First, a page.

Monash time series forecasting repository

Date

23 February 2022

Topics
time series
R
forecasting
data science

The Monash time series forecasting respository is a comprehensive collection of time series data made available in a convenient form to encourage empirical forecast evaluations. The repository includes the data from many forecasting competitions including the M1, M3, M4, NN5, tourism, and KDD cup 2018, as well as many other data sets from diverse applications. The associated paper discusses the various data sets and their characteristics. Where a time series collection contains data with different observation frequencies, they are split into different data sets so that the series within each data set has the same frequency.

Some of these data sets have been made available in R packages previously, based on ts objects which worked ok for annual, quarterly and monthly data, but is not a good format for daily and sub-daily data.

The tsibbledata package provides the function monash_forecasting_respository() to download the data and return it as a tsibble object. These can be analysed and plotted using the feasts package, and modelled and forecast using the fable package. It is convenient to simply load the fpp3 package which will then load all the necessary packages.

library(fpp3)
── Attaching packages ────────────────────────────────── fpp3 0.4.0.9000 ──
✔ tibble      3.1.8          ✔ tsibble     1.1.2     
✔ dplyr       1.0.9          ✔ tsibbledata 0.4.1.9000
✔ tidyr       1.2.0          ✔ feasts      0.3.0.9000
✔ lubridate   1.8.0          ✔ fable       0.3.2.9000
✔ ggplot2     3.3.6          ✔ fabletools  0.3.2     
── Conflicts ──────────────────────────────────────────── fpp3_conflicts ──
✖ lubridate::date()    masks base::date()
✖ dplyr::filter()      masks stats::filter()
✖ tsibble::intersect() masks base::intersect()
✖ tsibble::interval()  masks lubridate::interval()
✖ dplyr::lag()         masks stats::lag()
✖ tsibble::setdiff()   masks base::setdiff()
✖ tsibble::union()     masks base::union()

M3 data

To download the M3 data, we need to know the unique zenodo identifiers for each data set. From the forecastingdata.org page, find the M3 links (there are four, one for each observational frequency). For example, the Yearly link takes you to https://zenodo.org/record/4656222, so the Zenodo identifier for this data set is 4656222. Similarly, the Quarterly, Monthly and Other links have identifiers 4656262, 4656298 and 4656335 respectively.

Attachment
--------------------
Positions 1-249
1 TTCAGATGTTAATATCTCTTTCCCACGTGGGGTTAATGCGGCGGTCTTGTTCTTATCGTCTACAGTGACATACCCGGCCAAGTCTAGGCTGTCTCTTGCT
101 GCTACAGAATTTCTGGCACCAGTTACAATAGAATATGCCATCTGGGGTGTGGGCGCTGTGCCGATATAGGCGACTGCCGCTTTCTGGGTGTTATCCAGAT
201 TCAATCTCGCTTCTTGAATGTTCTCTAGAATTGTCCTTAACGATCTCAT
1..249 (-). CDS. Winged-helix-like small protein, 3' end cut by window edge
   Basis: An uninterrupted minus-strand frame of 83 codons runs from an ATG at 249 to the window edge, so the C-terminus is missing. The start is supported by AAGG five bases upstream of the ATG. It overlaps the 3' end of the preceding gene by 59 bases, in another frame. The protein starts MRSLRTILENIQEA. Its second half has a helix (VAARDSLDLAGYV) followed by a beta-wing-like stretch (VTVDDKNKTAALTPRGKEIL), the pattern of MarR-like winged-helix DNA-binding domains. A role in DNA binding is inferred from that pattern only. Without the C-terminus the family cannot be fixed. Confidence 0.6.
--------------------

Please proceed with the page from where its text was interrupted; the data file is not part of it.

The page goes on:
m3_yearly <- monash_forecasting_repository(4656222)
m3_quarterly <- monash_forecasting_repository(4656262)
m3_monthly <- monash_forecasting_repository(4656298)
m3_other <- monash_forecasting_repository(4656335)

The first three data sets are stored with a date index, so they are read as daily data. Therefore we first need to convert them to yearly, quarterly and monthly data.

m3_yearly <- m3_yearly %>%
  mutate(year = year(start_timestamp)) %>%
  as_tsibble(index=year) %>%
  select(-start_timestamp)
m3_quarterly <- m3_quarterly %>%
  mutate(quarter = yearquarter(start_timestamp)) %>%
  as_tsibble(index=quarter) %>%
  select(-start_timestamp)
m3_monthly <- m3_monthly %>%
  mutate(month = yearmonth(start_timestamp)) %>%
  as_tsibble(index=month) %>%
  select(-start_timestamp)

The resulting monthly data set is shown below.

m3_monthly
# A tsibble: 167,562 x 3 [1M]
# Key:       series_name [1,428]
   series_name value    month
   <chr>       <dbl>    <mth>
 1 T1           2640 1990 Jan
 2 T1           2640 1990 Feb
 3 T1           2160 1990 Mar
 4 T1           4200 1990 Apr
 5 T1           3360 1990 May
 6 T1           2400 1990 Jun
 7 T1           3600 1990 Jul
 8 T1           1920 1990 Aug
 9 T1           4200 1990 Sep
10 T1           4560 1990 Oct
# … with 167,552 more rows

The series names are T1, T2, … The M3 data included both training and test data. These have been combined in this data set.

Australian electricity demand data

This data set contains total half-hourly electricity demand by state from 1 January 2002 to 1 April 2015, for five states of Australia: New South Wales, Queensland, South Australia, Tasmania, and Victoria. A subset of this data (one state and only three years) is provided as tsibbledata::vic_elec.

aus_elec <- monash_forecasting_repository(4659727)
aus_elec
# A tsibble: 1,155,264 x 4 [30m] <UTC>
# Key:       series_name, state [5]
   series_name state start_timestamp     value
   <chr>       <chr> <dttm>              <dbl>
 1 T1          NSW   2002-01-01 00:00:00 5714.
 2 T1          NSW   2002-01-01 00:30:00 5360.
 3 T1          NSW   2002-01-01 01:00:00 5015.
 4 T1          NSW   2002-01-01 01:30:00 4603.
 5 T1          NSW   2002-01-01 02:00:00 4285.
 6 T1          NSW   2002-01-01 02:30:00 4075.
 7 T1          NSW   2002-01-01 03:00:00 3943.
 8 T1          NSW   2002-01-01 03:30:00 3884.
 9 T1          NSW   2002-01-01 04:00:00 3878.
10 T1          NSW   2002-01-01 04:30:00 3838.
# … with 1,155,254 more rows
aus_elec %>%
  filter(state=="VIC") %>%
  autoplot(value) +
  labs(x = "Time", y="Electricity demand (MWh)")

Forecasting benchmarks

We also provide some accuracy measures of the performance of 13 baseline forecasting methods applied to the data sets in the repository. This makes it easy for anyone proposing a new method to compare against some standard existing methods, without having to do all the calculations themselves.

What about Python?

The data can be loaded as a Pandas dataframe by following this example in the github repository. Download the .tsf files as required from Zenodo and put them into tsf_data folder.